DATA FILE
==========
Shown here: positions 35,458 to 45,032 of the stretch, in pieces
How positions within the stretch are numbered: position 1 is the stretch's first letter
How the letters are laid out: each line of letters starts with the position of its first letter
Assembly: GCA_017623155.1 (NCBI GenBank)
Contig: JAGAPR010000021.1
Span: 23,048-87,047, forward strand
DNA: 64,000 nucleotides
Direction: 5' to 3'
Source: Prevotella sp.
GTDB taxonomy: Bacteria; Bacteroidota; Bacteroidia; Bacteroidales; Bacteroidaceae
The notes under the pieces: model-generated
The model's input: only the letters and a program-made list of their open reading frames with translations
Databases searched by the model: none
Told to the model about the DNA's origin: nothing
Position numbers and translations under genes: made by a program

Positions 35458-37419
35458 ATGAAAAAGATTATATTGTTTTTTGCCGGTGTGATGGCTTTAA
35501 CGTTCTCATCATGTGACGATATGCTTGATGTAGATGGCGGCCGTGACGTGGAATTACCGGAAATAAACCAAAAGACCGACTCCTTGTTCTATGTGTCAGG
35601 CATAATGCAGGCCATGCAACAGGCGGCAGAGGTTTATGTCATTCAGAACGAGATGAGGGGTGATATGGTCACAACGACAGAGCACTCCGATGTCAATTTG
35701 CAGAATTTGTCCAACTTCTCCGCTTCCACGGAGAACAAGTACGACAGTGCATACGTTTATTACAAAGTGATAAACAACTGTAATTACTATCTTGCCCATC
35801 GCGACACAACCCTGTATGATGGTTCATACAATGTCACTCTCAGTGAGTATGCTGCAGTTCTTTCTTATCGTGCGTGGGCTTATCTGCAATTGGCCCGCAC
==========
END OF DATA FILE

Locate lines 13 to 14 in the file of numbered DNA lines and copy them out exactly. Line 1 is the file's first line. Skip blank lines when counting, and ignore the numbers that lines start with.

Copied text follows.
Databases searched by the model: none
Told to the model about the DNA's origin: nothing